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Hntington's Chorea

I am 29 years old. Since I was about 15 I have had these sometimes "uncontrollable" head twitches. I Also have very bad eye sight witch is getting progressivley worse. My Grandmother on my fathers side has died from Huntingtons Chorea and I just learned that my fathers sister is also suffering from the disease. My father is 53 and I don't believe he has shown any signs of the disease but he has not been tested. If my father does not carry the gene is there still a chance that I might?
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Huntington's disease is caused by mutations in the HD gene on chromosome 4 at the location p16.3.

In the HD gene, there is a particular region that contains a DNA segment of three nucleotides (the building blocks of DNA) that are repeated multiple times. These repeats are called CAG trinucleotide repeats.

In most people, the number of CAG repeats in the HD gene ranges from 10 to 35. In this range, the HD gene produces a normal protein (appropriately called huntingtin). People with HD have an increased number of CAG repeats, which ranges from 36 to 120.
As the HD gene is passed from one generation to the next, the number of CAG repeats can expand, especially if inherited from the father's side. A larger repeat number is typically associated with an earlier onset of disease symptoms. This genetic phenomenon is called anticipation.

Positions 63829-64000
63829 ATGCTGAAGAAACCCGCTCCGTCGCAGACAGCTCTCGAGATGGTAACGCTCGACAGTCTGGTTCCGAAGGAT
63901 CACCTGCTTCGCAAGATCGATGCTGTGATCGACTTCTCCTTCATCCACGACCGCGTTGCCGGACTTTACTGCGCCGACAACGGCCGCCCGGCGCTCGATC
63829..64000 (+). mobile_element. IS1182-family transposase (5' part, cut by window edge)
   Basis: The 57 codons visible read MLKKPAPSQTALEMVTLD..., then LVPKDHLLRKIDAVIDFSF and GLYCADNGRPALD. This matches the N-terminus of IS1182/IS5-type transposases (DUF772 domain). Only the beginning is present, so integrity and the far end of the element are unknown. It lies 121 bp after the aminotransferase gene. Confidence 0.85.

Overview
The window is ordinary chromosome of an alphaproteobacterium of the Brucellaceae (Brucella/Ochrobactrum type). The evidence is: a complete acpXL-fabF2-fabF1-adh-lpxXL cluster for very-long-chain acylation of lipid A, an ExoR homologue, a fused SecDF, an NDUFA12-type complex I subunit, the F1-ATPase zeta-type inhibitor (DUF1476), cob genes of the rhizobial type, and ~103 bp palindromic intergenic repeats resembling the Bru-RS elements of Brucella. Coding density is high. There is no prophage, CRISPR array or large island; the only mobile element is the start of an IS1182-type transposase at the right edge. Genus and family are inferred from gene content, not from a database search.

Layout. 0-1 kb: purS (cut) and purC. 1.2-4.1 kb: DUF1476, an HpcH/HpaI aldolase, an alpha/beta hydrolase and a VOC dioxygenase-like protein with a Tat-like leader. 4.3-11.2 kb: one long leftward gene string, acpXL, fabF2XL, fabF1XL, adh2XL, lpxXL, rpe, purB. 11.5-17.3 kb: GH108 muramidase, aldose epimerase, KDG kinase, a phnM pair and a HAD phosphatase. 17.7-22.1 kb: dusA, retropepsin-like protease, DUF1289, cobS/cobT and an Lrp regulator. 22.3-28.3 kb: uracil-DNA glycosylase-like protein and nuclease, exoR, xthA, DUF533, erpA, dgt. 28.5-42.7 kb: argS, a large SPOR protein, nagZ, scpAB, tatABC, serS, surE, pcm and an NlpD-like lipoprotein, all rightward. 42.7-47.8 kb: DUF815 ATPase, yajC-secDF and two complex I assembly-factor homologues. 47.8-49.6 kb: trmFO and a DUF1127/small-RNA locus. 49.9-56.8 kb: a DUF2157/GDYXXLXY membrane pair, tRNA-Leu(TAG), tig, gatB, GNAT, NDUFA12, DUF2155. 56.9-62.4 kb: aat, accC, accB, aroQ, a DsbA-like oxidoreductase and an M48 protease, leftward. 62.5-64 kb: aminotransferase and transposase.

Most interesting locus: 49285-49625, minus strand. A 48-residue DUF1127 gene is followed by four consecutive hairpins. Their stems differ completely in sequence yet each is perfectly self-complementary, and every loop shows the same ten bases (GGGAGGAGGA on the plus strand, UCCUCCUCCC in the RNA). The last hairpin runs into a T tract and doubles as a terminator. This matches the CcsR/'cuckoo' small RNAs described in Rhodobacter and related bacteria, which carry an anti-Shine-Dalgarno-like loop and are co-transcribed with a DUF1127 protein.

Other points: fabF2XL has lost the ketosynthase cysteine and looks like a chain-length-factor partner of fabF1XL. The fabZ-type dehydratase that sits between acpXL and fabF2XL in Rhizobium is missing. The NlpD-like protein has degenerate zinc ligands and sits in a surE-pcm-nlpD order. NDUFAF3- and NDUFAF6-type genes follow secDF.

We all have two copies of the HD gene - one from each parent. In Huntington's disease having a mutation in a single gene copy is sufficient to cause the disease. This is called autosomal dominant inheritance.

An affected person has a 50% chance with each pregnancy to have an affected child. An unaffected person cannot pass on the condition.

We recommend that you, your father and your family meet with a neurologist for evaluation. You can also find medical centers and health professionals that specialize in Huntington's disease by going to the Huntington's Disease Society of America website and searching for "Centers of Excellence."
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